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Stein and Greens hope to take a step toward change

July 16, 2012

Jill Stein and other members of the Green Party know that she doesn’t have a chance to become president of the United States in November.

But the 62-year-old Massachusetts pediatrician and her supporters hope that her run for the White House this fall is one more step in building a third-party movement that will someday pose a true challenge to the Democrats and Republicans.

Green Party presidential candidate Jill Stein gives her acceptance speech on Saturday, July 14, 2012.

“We would consider 5 percent [of the presidential vote] an enormous victory,” said Scott McLarty, a media coordinator for the Greens. “She’ll be pounding the pavement. We’re running to win, although we’re a long shot, no doubt.”

Stein, who received the Green presidential nomination during the party’s national convention in Baltimore on Saturday, said she is taking a break from pediatric medicine to practice “political medicine” because America’s Democratic system has been broken and corrupted by two parties beholden to corporate interests.

Unless the Greens are successful at changing the country’s political dialogue, she asserts, the nation will continue to move steadily toward decline, with more Middle Class home foreclosures, crushing student debt and “endless illegal wars.”

“We are a movement that is alive and well across America and we are here to stay,” Stein told the 279 delegates who gathered at the Holiday Inn on West Lombard Street. “If we want to protect children’s health or anything for that matter … we first have to fix the broken political system. We need a new, unbought political party that can put people of integrity into office.”

In that vein, Stein chose longtime activist Cheri Honkala as her running mate. Honkala, a single mother who was homeless herself at one time, beat out actress Roseanne Barr for the Green’s vice presidential nomination.

The Stein campaign is built around a Green New Deal, a four-part “emergency” plan that calls for an Economic Bill of Rights, a transition to a green economy, reform of the financial sector, and a more open electoral system that reduces the influence of corporations in American politics and opens elections to more political choices.

The plan, Stein said, would help create a more environmentally sustainable society and guarantee all Americans a living wage, a free college education and access to affordable healthcare through “Medicare for all.”

Jill Stein, right, with her running mate Cheri Honkala.

She said the reforms outlined in the plan would put 25 million people to work in a green economy that includes clean manufacturing, more public transportation and renewable energy.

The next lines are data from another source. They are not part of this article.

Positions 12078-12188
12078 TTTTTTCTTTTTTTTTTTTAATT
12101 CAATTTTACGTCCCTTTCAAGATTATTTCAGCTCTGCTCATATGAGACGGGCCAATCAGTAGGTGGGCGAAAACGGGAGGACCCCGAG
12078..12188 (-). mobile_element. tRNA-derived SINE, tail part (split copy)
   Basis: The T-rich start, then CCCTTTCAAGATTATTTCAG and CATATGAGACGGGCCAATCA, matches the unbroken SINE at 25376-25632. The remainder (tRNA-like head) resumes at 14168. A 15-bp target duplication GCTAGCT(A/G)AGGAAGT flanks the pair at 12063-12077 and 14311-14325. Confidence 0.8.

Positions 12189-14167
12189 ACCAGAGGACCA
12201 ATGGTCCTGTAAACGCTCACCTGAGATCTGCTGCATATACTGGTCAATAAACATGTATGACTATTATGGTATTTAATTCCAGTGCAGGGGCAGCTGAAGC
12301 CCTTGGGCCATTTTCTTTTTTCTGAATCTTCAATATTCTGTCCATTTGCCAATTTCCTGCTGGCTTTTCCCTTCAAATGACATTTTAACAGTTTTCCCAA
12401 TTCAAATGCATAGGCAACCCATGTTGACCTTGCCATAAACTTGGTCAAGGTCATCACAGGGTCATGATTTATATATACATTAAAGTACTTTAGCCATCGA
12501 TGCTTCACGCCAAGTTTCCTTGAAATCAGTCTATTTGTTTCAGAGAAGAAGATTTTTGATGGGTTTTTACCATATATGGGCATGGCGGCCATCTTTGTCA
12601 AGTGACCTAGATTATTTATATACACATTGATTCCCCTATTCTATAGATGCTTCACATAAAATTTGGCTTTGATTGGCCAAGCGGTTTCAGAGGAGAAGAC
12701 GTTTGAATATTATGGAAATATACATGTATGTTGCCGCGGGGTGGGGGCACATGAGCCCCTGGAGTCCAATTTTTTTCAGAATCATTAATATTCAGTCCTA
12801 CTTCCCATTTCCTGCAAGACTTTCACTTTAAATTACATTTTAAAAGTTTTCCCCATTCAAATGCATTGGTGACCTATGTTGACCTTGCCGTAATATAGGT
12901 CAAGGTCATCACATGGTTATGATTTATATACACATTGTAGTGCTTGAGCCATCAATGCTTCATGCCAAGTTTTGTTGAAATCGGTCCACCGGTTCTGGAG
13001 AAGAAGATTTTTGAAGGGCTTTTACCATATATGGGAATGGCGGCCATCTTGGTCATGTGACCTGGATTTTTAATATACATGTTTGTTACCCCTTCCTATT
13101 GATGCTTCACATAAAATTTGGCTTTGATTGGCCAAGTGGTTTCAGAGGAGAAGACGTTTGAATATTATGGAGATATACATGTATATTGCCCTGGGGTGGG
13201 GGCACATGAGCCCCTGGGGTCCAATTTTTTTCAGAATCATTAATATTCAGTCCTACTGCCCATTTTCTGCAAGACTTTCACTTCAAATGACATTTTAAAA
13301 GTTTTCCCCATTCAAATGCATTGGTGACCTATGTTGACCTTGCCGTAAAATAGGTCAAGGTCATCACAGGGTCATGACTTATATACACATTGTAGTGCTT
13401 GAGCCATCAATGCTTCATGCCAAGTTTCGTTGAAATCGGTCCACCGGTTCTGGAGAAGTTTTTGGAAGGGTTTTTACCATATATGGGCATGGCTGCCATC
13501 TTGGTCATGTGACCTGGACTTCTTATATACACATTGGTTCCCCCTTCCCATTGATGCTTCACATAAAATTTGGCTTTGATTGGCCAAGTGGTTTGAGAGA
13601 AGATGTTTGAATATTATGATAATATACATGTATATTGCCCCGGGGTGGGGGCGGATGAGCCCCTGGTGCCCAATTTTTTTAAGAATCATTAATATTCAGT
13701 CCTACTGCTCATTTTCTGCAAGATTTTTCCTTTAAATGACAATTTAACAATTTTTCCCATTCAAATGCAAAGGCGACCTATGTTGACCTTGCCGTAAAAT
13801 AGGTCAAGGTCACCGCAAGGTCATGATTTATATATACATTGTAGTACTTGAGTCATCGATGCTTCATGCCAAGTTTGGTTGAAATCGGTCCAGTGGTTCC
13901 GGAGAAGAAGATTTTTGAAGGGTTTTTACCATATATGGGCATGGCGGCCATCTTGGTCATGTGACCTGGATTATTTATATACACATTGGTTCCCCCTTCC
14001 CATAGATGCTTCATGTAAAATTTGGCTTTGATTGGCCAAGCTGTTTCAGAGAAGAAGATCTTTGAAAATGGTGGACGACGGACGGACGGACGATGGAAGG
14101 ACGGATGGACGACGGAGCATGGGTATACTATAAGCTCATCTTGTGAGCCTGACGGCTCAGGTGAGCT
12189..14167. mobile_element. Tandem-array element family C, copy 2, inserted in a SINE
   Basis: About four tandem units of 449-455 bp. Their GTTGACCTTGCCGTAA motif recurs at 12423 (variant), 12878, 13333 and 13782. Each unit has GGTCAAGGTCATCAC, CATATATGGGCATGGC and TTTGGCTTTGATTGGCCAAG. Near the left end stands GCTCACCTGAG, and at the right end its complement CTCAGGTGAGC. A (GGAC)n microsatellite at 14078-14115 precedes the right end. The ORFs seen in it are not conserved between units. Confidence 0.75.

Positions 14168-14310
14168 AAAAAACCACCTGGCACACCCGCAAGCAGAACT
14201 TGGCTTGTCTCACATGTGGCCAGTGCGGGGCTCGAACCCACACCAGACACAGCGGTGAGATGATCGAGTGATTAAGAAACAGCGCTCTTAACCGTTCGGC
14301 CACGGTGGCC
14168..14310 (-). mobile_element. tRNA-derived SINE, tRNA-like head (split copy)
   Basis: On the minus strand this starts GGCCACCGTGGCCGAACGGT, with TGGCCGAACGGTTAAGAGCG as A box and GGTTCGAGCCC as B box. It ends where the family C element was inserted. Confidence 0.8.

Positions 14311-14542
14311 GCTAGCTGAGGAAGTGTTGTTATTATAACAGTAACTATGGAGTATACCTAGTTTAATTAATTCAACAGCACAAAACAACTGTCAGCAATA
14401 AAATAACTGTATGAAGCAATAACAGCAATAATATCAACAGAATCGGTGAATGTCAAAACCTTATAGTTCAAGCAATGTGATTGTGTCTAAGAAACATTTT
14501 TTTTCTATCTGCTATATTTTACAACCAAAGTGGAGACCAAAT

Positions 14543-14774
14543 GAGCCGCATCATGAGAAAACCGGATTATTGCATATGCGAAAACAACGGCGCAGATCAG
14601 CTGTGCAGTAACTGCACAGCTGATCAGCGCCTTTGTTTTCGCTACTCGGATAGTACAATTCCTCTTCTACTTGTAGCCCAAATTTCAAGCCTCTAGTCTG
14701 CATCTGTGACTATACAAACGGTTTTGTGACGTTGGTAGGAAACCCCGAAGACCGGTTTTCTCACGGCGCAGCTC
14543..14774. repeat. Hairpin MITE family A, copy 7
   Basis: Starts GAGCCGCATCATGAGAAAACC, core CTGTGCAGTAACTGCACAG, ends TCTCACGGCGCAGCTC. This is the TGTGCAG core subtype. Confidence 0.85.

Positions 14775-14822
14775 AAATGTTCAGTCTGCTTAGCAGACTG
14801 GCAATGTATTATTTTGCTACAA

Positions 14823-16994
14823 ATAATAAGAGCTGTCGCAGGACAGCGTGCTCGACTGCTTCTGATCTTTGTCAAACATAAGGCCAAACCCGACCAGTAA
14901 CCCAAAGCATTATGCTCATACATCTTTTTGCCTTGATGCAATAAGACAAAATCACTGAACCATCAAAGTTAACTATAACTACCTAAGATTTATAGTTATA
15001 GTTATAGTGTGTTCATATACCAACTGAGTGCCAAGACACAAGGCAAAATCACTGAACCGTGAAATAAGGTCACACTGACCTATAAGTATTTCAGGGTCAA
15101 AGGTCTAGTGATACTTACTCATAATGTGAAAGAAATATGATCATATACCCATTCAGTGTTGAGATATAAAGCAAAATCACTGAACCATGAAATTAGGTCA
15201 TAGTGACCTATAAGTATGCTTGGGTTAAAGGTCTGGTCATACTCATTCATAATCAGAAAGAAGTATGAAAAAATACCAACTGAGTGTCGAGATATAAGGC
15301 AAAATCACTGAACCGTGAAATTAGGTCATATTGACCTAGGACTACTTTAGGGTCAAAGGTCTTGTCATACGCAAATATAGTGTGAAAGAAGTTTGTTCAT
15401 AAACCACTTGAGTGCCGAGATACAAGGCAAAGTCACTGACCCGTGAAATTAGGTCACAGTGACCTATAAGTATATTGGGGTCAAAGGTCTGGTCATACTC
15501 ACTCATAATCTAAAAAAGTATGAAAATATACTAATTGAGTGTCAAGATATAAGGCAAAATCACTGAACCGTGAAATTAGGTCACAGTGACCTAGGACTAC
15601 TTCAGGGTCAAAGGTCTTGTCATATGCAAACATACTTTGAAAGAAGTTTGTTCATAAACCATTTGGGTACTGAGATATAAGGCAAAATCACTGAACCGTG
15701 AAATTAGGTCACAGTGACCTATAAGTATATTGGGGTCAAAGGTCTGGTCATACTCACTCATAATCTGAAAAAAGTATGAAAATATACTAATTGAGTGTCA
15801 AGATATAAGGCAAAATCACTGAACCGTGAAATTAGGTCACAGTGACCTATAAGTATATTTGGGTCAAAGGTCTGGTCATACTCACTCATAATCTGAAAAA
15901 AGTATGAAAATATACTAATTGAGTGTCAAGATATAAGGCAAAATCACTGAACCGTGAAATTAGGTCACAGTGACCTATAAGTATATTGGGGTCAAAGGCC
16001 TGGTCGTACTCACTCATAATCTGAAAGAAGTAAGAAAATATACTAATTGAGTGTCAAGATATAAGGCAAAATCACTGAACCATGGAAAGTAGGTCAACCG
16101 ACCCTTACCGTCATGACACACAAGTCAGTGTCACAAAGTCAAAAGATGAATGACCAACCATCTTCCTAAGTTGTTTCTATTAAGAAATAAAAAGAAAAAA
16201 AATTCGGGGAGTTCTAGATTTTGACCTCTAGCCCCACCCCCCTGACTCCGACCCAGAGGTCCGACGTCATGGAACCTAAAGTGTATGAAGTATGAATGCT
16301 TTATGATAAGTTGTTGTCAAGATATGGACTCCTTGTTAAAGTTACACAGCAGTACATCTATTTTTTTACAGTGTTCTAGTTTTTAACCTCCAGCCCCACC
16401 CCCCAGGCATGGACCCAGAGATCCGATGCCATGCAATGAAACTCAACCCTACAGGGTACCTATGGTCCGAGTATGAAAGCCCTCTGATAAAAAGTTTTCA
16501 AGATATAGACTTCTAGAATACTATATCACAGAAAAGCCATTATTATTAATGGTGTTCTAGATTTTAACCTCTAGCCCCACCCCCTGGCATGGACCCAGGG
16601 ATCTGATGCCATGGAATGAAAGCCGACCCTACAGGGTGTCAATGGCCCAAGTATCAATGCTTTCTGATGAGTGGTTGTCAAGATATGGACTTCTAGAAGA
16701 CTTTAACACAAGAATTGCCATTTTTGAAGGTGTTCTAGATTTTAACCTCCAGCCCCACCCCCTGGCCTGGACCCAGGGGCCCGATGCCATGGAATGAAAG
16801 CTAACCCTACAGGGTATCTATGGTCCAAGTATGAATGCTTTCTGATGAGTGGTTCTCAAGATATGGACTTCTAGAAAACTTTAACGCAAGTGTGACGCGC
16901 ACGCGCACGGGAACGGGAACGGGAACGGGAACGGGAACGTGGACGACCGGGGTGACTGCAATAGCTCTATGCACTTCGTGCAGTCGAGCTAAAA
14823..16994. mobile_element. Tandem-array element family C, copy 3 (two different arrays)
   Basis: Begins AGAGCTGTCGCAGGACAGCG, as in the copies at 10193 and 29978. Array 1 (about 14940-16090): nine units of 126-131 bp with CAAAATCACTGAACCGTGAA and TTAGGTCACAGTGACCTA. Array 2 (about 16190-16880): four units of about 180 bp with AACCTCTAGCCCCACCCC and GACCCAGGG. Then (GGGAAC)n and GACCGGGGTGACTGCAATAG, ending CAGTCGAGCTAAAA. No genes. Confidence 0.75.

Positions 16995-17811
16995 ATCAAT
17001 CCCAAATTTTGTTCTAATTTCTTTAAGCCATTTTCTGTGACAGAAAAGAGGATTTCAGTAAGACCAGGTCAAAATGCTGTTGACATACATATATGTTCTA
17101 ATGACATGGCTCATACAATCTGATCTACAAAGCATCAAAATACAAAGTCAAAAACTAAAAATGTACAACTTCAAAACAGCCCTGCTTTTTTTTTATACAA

The Green New Deal also calls for a moratorium on home foreclosures, the development of a public banking system, a 90 percent tax on bonuses for bailed out bankers, publicly financed elections, repeal of the un-American parts of the Patriot Act, and support for immigration reform, including passage of the Dream Act. (For more information about the Green New Deal, click here.)

In her acceptance speech, Stein urged voters to take the Greens seriously, arguing that Americans should not be afraid to break from the traditional two-party system.

She said polls indicate that most Americans agree with the Green agenda but are often scared away from voting for third parties by the politics of fear perpetrated by the Democrats and Republicans.

“Silence is not an effective political strategy,” she said. “The politics of fear has brought us everything we are afraid of.”

Embracing the Occupy Wall Street movement that started in New York last year, Stein said, “We signal to the world that we — the 99 percent — have taken the stage,” adding that they would not stop until they change “the White House into a Green House.”

Stein is no stranger to electoral politics. She ran for governor of Massachusetts as a Green in 2002, losing to Republican Mitt Romney. She ran unsuccessfully for state representative in 2004 and secretary of state in 2006. She is a graduate of Harvard College and Harvard Medical School.

Stein is currently on the ballot in 21 states and hopes to be on 45 state ballots by the fall. She has already qualified for federal matching funds for this election cycle, and party officials say the campaign’s goal is to get at least 5 percent of the national presidential vote to lock in federal funding for 2016.

Although they have never won a national election, the Green delegates who gathered for the three-day convention last weekend remained optimistic about the future. They believe they are right on the issues, that they have a quality candidate, and that the country is reaching a crossroads that will soon provide a window of opportunity for a third-party challenge.

“Jill Stein is probably the smartest person in the room,” said Eric Siegel, a delegate from Rhode Island. “[She’s] exactly the kind of thing the country needs.”

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One Comment
  1. Everyone with any sense can rally around Stein, even those with no faith in the elections. Aren’t we all accustomed to symbolic acts?

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